It is now nearing 6 months that we have been living abroad in Sweden. I felt that it was about time I reflected back on the move and the reasons behind them, and whether our dreams have become a reality. I’m going to reflect back in four parts, so sit back and enjoy the update over the next few days! It is quite a good point to be reflecting back on the move and the decision to be living abroad, as in a few short weeks we will be returning to the UK. We will have a brief stay visiting friends and family, and then we will return back to our newly adopted place that we now call our home, in Sweden.
Since long before we had children, Dadda and I have always had the dream of living abroad in Scandinavia. We had many reasons for wanting to do this, reasons that became more important after we had our children. Suddenly our lives affected them, as did our choices, and for us, our dreams were to bring our children up with the experience of everything Scandinavia can offer them both in terms of ethos of living, and experiencing this wonderful part of the world. Luckily for us, in the Summer of 2016, an opportunity finally came our way, and a move to Sweden was in the making….all I can say is never give up on your dreams as it took a lot of years, and a lot of goes to get here!
Dadda had left 7 weeks ahead of us four, as we needed to find somewhere to live, pack up our UK house, and then ship everything over. Those 7 weeks were hard, not just because I was home educating, packing up a house, and trying to keep some sort of normal routine going for the children on my own, but also because at times it felt like we would just never make it over there. House buying here in Sweden takes the form of a very difficult bidding process, and there were often so many people bidding for one property. It was the one thing that was stopping us living the dream together (rentals aren’t really an option here like in the UK). Dadda was over in Sweden, but we were stuck in the UK, with no sign of progress on buying a home. Finally we got lucky, and found a gorgeous home. So, early one morning, with four massively overweight suitcases, three car seats, four hand luggage bags, and three children, I herded us to Gatwick, and onto the flight that would start the next chapter of our lives. So, why did we do it, and has it lived up to our expectations so far?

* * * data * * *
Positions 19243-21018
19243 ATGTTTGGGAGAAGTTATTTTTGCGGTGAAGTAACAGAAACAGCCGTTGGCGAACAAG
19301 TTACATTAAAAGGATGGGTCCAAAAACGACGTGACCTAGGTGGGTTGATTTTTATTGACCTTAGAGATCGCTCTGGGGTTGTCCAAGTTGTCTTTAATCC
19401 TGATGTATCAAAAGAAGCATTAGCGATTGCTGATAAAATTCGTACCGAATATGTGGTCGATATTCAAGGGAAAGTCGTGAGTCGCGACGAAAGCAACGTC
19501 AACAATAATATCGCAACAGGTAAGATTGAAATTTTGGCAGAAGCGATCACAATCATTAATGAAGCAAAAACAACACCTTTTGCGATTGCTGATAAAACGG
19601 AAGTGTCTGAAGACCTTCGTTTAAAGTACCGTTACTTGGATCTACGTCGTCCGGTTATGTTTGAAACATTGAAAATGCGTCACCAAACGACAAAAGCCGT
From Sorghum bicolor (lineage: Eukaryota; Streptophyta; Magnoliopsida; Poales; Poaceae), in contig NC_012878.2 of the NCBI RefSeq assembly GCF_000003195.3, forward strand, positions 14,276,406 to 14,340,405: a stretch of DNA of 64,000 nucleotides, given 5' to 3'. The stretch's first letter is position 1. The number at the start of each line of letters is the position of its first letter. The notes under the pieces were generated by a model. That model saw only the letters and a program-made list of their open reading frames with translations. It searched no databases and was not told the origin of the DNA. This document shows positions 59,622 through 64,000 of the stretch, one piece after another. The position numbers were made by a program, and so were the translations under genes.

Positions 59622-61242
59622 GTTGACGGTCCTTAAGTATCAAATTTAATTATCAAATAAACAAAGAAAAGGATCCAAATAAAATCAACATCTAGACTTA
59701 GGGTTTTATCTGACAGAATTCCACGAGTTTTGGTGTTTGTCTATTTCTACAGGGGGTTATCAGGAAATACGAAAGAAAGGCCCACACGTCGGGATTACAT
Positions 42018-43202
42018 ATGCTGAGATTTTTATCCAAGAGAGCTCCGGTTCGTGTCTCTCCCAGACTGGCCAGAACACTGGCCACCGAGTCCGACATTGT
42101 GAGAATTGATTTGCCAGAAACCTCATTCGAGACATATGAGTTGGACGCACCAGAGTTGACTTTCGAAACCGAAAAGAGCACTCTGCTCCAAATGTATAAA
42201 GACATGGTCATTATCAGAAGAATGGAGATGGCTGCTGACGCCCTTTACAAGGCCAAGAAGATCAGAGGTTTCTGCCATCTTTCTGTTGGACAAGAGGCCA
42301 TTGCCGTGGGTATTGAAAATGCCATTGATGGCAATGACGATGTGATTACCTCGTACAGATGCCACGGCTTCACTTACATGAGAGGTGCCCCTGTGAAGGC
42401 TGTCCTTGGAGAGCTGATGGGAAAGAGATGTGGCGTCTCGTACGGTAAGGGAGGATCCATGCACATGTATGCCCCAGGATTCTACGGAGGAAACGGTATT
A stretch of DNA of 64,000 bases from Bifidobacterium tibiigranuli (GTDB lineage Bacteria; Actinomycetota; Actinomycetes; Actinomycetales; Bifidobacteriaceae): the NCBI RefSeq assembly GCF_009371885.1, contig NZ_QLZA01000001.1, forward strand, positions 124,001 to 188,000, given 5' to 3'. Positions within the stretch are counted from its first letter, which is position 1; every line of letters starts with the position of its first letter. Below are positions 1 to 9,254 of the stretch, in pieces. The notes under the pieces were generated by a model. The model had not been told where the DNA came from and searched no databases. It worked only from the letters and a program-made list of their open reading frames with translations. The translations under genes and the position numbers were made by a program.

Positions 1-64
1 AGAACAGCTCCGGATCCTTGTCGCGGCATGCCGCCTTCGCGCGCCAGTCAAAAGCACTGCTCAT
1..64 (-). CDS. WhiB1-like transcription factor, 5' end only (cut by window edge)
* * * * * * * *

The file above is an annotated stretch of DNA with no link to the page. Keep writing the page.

The great outdoors and the Swedish ethos of outdoor living was a huge attraction for us and for living abroad and moving to Sweden. Don’t get me wrong, we did live in a beautiful part of the UK, but over here it is all much more natural, wild, and rugged. Being a larger country, with fewer people in, the natural spaces and wildlife are left well alone and thrive without such a heavy presence of mankind. There is wildlife and space all around you. You know that while you are sleeping, the local älg (moose) are checking out the golf course up the road, or the deer are stealing the carrots from your children’s snowmen in the garden! The public right of access allows everyone to roam freely, as long as they respect the land and nature. Most of the population lives very close to a nature reserve or conservation area (we have four within a 5 minute drive in various directions!), and the Swedes have sussed that spending time in natural spaces reduces stress, lowers blood pressure, and helps improve mental health. They also learn to appreciate nature from a very early age. The more time you spend in nature, the more time you will want to care about it 🙂 We have definitely adopted the Swedish approach of “There is no bad weather, just bad clothing”, and we have enjoyed exploring the local countryside around us. We have got to grips with outdoor fires, and have started to enjoy using the regularly placed outdoor fire pits on our hikes. The beautiful landscapes, the freedom to roam where we want to adventure, and the provision of fire pits in the wild, have definitely fulfilled this reason for moving here. I think it is fair to say we have been taking full advantage of it all so far!